In a cease and desist order, the Nevada Department of Business and Industry’s Financial Institutions Division (FID) found that Prime Trust’s overall financial condition had deteriorated to a critically deficient level.
The FID ordered Prime Trust to cease all activities which are in violation of Nevada regulations. The firm has 30 days to petition for a hearing on the order, after which it will be deemed final.
“On or about June 21, 2023, Respondent was unable to honor customer withdrawals due to a shortfall of customer funds caused by a significant liability on the Respondent’s balance sheet owed to customers,” wrote the Nevada regulator.
“Additionally, Respondent failed to safeguard assets under its custody and is unable to meet all customer withdrawals.”
The regulator also claimed that Prime Trust is operating with a stockholders equity position of negative $12 million, has failed to pay tax and effectively become insolvent.
A spokesperson for the Nevada FID told CoinDesk that the cease and desist order was issued on June 21. Shortly after, crypto custody firm BitGo announced that it would be terminating its acquisition of Prime Trust.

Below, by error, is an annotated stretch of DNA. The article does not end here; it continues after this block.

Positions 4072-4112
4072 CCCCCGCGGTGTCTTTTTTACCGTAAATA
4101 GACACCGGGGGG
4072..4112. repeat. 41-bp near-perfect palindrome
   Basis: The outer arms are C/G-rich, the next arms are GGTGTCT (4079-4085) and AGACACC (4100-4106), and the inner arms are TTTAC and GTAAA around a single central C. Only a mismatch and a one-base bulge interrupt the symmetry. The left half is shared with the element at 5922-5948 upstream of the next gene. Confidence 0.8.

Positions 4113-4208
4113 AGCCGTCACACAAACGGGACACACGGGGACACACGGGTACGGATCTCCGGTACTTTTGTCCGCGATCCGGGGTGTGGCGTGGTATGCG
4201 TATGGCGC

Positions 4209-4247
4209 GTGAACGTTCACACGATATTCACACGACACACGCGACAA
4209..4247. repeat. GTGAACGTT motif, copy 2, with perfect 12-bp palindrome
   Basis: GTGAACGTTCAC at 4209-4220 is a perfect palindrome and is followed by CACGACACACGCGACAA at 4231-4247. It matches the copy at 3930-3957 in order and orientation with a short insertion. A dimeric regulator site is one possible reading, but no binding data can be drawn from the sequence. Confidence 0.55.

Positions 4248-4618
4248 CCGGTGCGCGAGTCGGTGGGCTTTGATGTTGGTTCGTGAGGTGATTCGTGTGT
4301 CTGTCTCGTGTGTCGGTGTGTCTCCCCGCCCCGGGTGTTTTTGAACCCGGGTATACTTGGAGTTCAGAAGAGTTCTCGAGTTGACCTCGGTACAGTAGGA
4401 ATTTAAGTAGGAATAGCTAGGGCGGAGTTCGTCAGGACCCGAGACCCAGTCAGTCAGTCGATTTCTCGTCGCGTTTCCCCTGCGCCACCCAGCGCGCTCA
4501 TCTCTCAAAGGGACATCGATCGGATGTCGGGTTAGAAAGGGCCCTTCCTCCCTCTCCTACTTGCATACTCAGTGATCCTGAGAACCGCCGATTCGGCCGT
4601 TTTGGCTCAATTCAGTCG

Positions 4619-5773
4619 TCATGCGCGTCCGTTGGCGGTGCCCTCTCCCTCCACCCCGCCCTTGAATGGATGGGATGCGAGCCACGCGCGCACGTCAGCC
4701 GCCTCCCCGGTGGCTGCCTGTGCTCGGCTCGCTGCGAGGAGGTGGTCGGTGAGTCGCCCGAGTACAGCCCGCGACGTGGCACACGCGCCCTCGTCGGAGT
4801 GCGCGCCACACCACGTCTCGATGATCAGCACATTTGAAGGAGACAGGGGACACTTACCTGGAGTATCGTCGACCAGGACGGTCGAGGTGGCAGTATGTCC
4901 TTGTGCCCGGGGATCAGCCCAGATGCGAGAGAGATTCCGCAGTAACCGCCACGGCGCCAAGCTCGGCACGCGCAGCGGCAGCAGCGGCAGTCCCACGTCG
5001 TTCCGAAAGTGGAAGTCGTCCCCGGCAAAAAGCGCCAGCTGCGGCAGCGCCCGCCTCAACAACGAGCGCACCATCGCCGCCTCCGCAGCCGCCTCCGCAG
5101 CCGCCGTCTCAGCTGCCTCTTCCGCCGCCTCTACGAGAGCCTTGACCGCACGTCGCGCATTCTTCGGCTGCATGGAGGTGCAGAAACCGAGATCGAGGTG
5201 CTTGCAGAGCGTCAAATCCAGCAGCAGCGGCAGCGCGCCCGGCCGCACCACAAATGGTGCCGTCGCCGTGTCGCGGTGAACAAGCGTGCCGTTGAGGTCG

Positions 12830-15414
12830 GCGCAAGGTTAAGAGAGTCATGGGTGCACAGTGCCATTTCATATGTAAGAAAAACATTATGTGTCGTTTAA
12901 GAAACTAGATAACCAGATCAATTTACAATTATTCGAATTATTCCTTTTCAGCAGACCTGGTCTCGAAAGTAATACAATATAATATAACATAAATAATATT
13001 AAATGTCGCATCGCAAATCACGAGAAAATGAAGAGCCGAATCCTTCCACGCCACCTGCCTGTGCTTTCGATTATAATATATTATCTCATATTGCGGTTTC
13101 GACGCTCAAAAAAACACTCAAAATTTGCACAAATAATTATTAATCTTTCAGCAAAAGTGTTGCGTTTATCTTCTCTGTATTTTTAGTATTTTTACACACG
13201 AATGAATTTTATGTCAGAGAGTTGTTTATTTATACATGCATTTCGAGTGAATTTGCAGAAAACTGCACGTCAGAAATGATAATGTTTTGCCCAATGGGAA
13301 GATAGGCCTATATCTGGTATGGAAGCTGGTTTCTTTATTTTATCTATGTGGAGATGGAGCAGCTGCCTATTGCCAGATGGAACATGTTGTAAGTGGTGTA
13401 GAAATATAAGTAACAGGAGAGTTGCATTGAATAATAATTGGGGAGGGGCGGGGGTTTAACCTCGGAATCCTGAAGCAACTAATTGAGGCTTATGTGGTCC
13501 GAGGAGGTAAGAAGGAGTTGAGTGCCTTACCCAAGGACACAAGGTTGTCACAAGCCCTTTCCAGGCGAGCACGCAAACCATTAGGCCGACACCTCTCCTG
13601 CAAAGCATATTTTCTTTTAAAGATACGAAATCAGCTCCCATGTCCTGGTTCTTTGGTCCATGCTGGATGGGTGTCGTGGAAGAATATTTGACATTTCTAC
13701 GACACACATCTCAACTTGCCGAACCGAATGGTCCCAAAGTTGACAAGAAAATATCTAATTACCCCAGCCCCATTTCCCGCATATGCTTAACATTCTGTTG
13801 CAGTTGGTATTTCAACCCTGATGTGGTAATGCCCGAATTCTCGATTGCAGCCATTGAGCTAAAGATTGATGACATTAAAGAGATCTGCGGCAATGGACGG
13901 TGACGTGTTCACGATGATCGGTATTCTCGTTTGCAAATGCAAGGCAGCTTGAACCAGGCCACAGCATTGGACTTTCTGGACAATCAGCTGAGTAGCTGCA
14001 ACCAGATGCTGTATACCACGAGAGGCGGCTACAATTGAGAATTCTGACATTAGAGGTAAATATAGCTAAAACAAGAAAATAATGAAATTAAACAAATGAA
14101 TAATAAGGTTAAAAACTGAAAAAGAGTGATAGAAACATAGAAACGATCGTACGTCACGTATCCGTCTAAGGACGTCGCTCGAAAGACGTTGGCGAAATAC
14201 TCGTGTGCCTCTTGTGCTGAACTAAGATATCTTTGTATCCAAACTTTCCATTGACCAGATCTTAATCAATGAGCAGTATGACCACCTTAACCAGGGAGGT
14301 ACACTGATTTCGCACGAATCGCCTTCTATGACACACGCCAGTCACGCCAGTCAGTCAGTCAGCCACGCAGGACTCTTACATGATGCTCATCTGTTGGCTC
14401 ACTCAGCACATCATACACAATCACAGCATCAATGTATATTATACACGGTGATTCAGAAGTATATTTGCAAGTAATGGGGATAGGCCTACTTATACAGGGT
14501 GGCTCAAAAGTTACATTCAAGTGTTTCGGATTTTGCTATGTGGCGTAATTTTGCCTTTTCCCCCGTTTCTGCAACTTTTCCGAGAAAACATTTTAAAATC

After considerable effort and work to find a path forward with Prime Trust, BitGo has made the hard decision to terminate its acquisition of Prime Trust. This decision was not made lightly and BitGo remains committed to our mission to deliver trust in digital assets.
— BitGo (@BitGo) June 22, 2023
Trading platform Coinmetro and stablecoin issue TrueUSD, two firms that use Prime Trust as their payment partner, reported that the firm had suspended U.S. dollar deposits and withdrawals.
Prime Trust raised $64 million in Series A funding in 2021, followed by a $107 million Series B round in 2022. Since then, the company has faced a series of challenges, laying off a third of its workforce in January and its payment-processing subsidiary Banq filing for bankruptcy last week.